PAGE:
The court does not serve any suspicious circumstances about the genuineness of the will-maker’s signature.

Forgery or Undue Influence

You can also challenge the will in case of fraud, forgery, or undue influence. Mostly, these cases involve a manipulator who influenced the will-writer to leave a large part of the assets for them. 

You must provide strong evidence if you contest a will on such ground. If you provide due evidence that proves your stance to the court, you can get a legal part from the estate.

Lack of Witnesses

The will-maker should sign the will documents in the presence of at least two adult witnesses to authenticate the will. It is important that the witnesses aren’t the legal heirs of the property. 

Some states allow handwritten wills, but most have made it necessary for the will to be signed. If the will does not have the will-maker’s signature or the witnesses’ signature, it is susceptible to a contest in the court. You can only claim the latest version of the will in court.

Claims by Family

Some relatives could challenge a will if they did not get the adequate part from the assets. Different family members can claim a will if they are not satisfied with their part in the will. 

The hidden family of the deceased person might claim the will. For example, if he had married without the family knowing about it, then his spouse can claim their part in the estate.

Contesting a Will Costs Money

Litigation costs time and resources. Some lawyers receive a contingency fee. The fees equate to one-half or more of the total asset you receive. 

But since this can also work against the lawyers and there is the risk of lawyers ending up with no money, they may not prefer such payment methods. Therefore, you have to hire expert lawyers who are sure to win the case.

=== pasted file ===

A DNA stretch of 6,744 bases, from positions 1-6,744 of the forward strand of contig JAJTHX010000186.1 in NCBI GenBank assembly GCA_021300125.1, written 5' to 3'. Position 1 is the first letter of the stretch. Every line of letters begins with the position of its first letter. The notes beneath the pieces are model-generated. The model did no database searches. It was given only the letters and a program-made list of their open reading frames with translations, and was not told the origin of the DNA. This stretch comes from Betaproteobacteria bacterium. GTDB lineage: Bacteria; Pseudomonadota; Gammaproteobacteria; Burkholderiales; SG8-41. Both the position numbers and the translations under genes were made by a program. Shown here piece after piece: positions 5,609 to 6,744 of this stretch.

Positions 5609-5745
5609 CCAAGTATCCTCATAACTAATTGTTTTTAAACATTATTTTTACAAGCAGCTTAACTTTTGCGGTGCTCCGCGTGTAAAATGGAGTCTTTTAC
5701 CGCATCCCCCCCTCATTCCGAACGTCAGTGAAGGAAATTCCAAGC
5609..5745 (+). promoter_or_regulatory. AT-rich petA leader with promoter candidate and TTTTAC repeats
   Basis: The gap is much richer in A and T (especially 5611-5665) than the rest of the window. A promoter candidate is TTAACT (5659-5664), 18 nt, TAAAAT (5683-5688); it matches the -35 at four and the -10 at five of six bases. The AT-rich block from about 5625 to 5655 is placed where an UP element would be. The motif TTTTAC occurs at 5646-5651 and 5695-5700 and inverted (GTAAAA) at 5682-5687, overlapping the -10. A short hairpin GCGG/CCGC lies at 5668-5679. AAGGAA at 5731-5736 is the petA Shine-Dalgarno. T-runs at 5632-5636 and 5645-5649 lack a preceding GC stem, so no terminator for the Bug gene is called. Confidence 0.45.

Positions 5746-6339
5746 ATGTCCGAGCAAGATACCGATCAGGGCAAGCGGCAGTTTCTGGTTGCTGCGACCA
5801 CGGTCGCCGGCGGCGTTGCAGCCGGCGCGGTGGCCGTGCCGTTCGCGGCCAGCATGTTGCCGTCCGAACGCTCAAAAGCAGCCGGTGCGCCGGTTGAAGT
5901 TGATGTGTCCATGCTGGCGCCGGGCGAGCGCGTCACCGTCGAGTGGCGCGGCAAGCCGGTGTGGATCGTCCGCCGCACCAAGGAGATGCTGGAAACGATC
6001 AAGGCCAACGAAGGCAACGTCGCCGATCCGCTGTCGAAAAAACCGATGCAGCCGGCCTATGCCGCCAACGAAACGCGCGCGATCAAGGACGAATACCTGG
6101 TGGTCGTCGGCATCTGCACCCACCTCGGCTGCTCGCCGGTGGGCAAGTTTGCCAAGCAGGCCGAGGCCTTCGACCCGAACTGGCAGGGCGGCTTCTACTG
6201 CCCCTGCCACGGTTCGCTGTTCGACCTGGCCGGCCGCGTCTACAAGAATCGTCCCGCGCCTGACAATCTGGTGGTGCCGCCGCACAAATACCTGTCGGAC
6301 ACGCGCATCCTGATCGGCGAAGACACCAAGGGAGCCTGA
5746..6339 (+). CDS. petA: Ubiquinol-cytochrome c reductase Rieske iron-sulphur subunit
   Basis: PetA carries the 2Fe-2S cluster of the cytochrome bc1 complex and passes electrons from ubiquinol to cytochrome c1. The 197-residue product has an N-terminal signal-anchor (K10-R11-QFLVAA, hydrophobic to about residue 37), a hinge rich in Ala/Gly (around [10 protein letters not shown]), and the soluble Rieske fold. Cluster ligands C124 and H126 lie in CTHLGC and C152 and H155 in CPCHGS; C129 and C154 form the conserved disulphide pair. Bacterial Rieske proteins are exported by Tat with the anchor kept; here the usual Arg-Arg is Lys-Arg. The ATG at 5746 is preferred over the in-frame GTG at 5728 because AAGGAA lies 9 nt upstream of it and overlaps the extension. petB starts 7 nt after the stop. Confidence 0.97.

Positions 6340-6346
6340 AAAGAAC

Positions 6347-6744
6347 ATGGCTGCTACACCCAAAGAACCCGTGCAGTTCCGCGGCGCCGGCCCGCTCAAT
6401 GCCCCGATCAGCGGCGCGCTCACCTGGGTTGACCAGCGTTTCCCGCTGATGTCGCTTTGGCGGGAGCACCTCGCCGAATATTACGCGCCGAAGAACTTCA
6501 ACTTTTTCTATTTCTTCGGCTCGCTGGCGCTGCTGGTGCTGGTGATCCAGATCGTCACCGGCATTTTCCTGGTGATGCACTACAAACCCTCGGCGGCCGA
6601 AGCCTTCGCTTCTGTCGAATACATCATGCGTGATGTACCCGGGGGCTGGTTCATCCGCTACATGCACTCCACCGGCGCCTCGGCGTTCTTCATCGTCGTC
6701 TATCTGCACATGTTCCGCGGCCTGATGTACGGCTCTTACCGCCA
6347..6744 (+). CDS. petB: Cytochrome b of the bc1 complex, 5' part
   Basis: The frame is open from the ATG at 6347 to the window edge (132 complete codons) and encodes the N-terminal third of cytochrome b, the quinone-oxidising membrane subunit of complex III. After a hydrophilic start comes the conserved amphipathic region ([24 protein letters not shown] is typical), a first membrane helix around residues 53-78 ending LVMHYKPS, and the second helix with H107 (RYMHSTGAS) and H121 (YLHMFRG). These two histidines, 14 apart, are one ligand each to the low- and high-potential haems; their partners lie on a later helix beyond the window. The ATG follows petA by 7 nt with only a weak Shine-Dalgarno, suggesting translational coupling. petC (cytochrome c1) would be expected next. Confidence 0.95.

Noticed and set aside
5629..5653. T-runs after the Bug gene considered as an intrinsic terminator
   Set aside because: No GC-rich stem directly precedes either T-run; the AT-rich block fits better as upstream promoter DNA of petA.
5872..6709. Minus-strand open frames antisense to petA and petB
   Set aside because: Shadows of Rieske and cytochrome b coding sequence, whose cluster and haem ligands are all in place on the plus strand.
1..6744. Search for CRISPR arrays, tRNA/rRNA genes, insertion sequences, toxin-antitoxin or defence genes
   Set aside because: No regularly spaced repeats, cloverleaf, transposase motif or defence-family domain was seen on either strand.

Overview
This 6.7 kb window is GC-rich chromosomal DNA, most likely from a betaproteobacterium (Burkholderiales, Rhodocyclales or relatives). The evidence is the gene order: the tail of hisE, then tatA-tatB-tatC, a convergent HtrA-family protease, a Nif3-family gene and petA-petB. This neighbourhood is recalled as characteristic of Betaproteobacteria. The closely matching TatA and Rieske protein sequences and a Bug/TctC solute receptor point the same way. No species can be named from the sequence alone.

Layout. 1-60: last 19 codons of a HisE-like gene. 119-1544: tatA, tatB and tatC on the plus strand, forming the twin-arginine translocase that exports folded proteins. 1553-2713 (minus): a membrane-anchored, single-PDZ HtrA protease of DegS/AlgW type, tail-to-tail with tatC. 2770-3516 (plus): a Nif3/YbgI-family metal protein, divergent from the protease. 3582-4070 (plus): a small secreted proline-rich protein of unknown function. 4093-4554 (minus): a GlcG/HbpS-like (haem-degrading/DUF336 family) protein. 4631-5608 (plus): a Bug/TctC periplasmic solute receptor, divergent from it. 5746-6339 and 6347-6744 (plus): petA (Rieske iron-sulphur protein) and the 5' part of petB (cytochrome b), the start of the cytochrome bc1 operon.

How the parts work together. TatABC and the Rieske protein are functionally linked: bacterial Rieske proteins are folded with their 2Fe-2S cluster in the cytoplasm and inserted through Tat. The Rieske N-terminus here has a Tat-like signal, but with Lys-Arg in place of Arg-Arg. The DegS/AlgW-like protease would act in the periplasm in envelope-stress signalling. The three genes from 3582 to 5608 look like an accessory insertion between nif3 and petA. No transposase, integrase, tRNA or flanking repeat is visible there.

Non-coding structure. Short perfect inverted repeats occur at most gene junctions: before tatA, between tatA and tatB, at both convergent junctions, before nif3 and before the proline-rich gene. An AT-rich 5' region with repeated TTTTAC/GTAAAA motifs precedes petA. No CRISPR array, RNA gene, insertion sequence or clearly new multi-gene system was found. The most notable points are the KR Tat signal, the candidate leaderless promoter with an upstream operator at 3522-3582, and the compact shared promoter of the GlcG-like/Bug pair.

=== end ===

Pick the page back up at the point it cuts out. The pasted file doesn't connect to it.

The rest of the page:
Make Quick Decisions

Most of the time, you must make quick decisions if you want to challenge the will. You should contact the lawyer soon after the death of the estate holder. When you hire a lawyer, he will start working on a strategy with you. 

File a suit depending upon the information you have. You have a limited time to challenge a will, so everything needs to be quick.

Emotional Challenges

The court hearings and the legal proceedings are an emotional roller coaster. You will not get your loved one back even when you win the challenge. 

Most of the cases of challenged will are resolved on good terms. But if conditions are not favorable, some of them could turn bitter, too. Hence, do your best to keep the emotions out of the court.

Final Thoughts

While initiating legal procedures in a court of law is simple, it is frequently observed that persons cannot demonstrate such claims with solid evidentiary backing. Robust grounds for challenge and the relevant papers to back up and demonstrate such claims are essential for effectively challenging wills.

It is best to contest a will as soon as feasible to avoid its execution. If the individual challenging the will is successful, the will is declared invalid.